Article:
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June 1, 2009 - 9:01pm

Consolidation would save money and not increase taxes, committee reports

posted by Howard B. Owens in batavia, consolidation.

consolidation meeting.jpg

A united Batavia will clearly lead to cost savings now and in the future consultant Charles Zettek, Jr. told a join meeting of the Batavia City Council and Batavia Town Board this evening.

The immediate savings, conservatively speaking is $943,000, with additional annual savings in future years, said Zettek, VP of Government Management Services.

"There will be no negative impact on the property tax burdens (for residents of both the town and the city)," Zettek said.

Tonight's meeting was designed to present the consolidation committee's report, titled "A Vision of One Batavia," to elected officials from both agencies.

While the meeting was open to the public, questions and discussion were restricted to elected officials and committee members.

The 15 page report will be released on the Web to the public tomorrow along with all the supporting documents, such as spreadsheets comparing city and town expenses and revenues.

A large portion of the "cost savings" actually comes in the form of additional revenue from the state to reward government agencies consolidating services.

That $790,000 per year is would be a perpetual grant annual grant to the new consolidated government. 

There would be additional savings from efficiencies gained by the consolidation, even though no current jobs would be eliminated.  Work force would be reduced over the first five years of the new government through attrition and retirement.

Insuring there is no negative impact on taxpayers is achieved by creating a three-tiered system of taxes and spending that would prevent the town, for example, from being burdened by city debt or the expense of fully funded police and fire operations.

In the new system, Tier 1 would cover the consolidated region, both city and town. Tier 2 would be the current city and Tier 3 would be the current town.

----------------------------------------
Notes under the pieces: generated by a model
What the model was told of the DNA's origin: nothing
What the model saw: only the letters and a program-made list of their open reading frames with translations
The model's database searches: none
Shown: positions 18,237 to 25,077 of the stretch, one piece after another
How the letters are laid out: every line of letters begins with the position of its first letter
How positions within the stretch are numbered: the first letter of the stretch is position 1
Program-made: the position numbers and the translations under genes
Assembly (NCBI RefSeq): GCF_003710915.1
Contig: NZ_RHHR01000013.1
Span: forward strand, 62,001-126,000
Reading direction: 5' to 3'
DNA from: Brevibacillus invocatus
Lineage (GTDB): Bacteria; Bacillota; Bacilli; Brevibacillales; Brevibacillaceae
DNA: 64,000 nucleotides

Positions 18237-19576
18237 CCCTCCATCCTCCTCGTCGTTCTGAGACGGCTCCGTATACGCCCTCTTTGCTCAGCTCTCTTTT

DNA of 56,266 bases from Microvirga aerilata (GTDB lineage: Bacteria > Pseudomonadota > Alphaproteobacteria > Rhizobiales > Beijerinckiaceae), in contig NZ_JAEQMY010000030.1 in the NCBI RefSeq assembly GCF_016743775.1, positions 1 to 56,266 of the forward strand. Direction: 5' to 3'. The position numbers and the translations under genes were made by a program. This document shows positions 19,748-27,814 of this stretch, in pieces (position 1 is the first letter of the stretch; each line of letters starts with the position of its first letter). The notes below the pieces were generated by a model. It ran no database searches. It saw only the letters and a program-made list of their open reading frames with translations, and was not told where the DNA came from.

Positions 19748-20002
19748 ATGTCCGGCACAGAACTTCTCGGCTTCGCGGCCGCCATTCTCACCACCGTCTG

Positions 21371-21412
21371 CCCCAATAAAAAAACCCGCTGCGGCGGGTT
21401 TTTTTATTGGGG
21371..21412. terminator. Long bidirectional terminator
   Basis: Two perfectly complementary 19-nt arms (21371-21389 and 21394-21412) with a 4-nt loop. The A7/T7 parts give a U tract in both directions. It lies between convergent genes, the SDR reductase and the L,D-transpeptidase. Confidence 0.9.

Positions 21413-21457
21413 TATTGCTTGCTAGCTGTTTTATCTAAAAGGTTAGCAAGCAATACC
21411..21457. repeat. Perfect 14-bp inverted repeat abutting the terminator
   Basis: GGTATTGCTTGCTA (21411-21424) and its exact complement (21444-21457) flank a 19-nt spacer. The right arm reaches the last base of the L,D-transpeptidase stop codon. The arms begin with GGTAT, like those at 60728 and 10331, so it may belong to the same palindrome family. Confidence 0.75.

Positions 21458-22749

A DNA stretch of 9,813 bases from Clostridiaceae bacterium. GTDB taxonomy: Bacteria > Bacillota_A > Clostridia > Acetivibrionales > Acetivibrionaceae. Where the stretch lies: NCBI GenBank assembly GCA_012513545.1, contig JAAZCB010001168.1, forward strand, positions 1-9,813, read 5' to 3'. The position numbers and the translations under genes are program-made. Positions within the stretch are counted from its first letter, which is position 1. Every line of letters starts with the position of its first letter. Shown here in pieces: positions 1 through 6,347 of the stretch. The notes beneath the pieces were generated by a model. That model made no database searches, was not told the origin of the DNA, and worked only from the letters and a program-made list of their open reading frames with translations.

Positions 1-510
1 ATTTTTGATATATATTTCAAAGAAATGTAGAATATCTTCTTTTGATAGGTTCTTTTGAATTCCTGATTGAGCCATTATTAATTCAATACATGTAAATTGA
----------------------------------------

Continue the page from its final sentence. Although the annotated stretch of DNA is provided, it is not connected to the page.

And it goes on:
Tier 1 would pay for and receive services and government agencies that serve both parts of the new jurisdiction equally, such as public works and city/town administration.

Tier 2 would pay for and receive the services currently received by city residents, such as police and fire protection and garbage collection. Tier 2 taxpayers would also shoulder the burden of the city's existing debt until it was paid off.

Tier 3 would continue to receive fire protection from the volunteer fire departments and police protection from the Sheriff's Office.  Taxes would not be increased in Tier 3 to pay for Tier 2 services or debt.

As for whether the new jurisdiction would be a city or a town, that's yet to be decided, but Lynn Freeaman said the committee saw more advantages, both in cost savings and grants from the state, in forming a new city government rather than a town.

Audio:

UPDATE: I forgot to include: There will be two public meetings where residents can weigh in and ask questions. One June 18 and one June 30, both at 7 p.m.  One will be at Town Hall, one at City Hall, though which one on which date has yet to be determined. Also if it looks like turn out will be sufficient, one will be at Batavia High School.  Since there are many details to flesh out, and options to be considered, public input is an important part of the process.

UPDATE: Here's WIVB's coverage:
Mark Potwora
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Howard Great Reporting...aren't you glad you don't have to drive an hour to get home..You might be witnessing the birth of a new progressive Batavia...
Bea McManis
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...and to think, we heard it here FIRST!!!
Howard B. Owens
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Oh, man, it's so nice to drive like five minutes from town hall to my house, plop down and start writing. Thanks.
John Roach
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I like the idea of merger, but will read the report first. The only problem I see before reading the report is the State paying the $790,000 each year. With the problems the State has and will continue to have, do you really think that after a few years they will not cut that money? The State has gone back on their word too many times for smart people to trust that money will be there every year
Howard B. Owens
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John, this question came up last night. Molino a nnd another committee member addressed it. Basically, to summarize what I remember this morning -- consolidation is high on the state's priority list; even this year, funding wasn't cut, in fact, it was increased slightly; even before the current grant program, there was some similar program for cities -- the money's long been there and it's never been cut.
John Roach
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Howard, The State will fund it for a few years, but remember, they took the Federal money this year to bail them out. When that ends in a year or two, what then? We have seen the State cut aid to schools and cities already. They cut the Star program also. The State will have to raise taxes and cut programs. Maybe your right and this time they will keep their word, there is a first time for everything, right?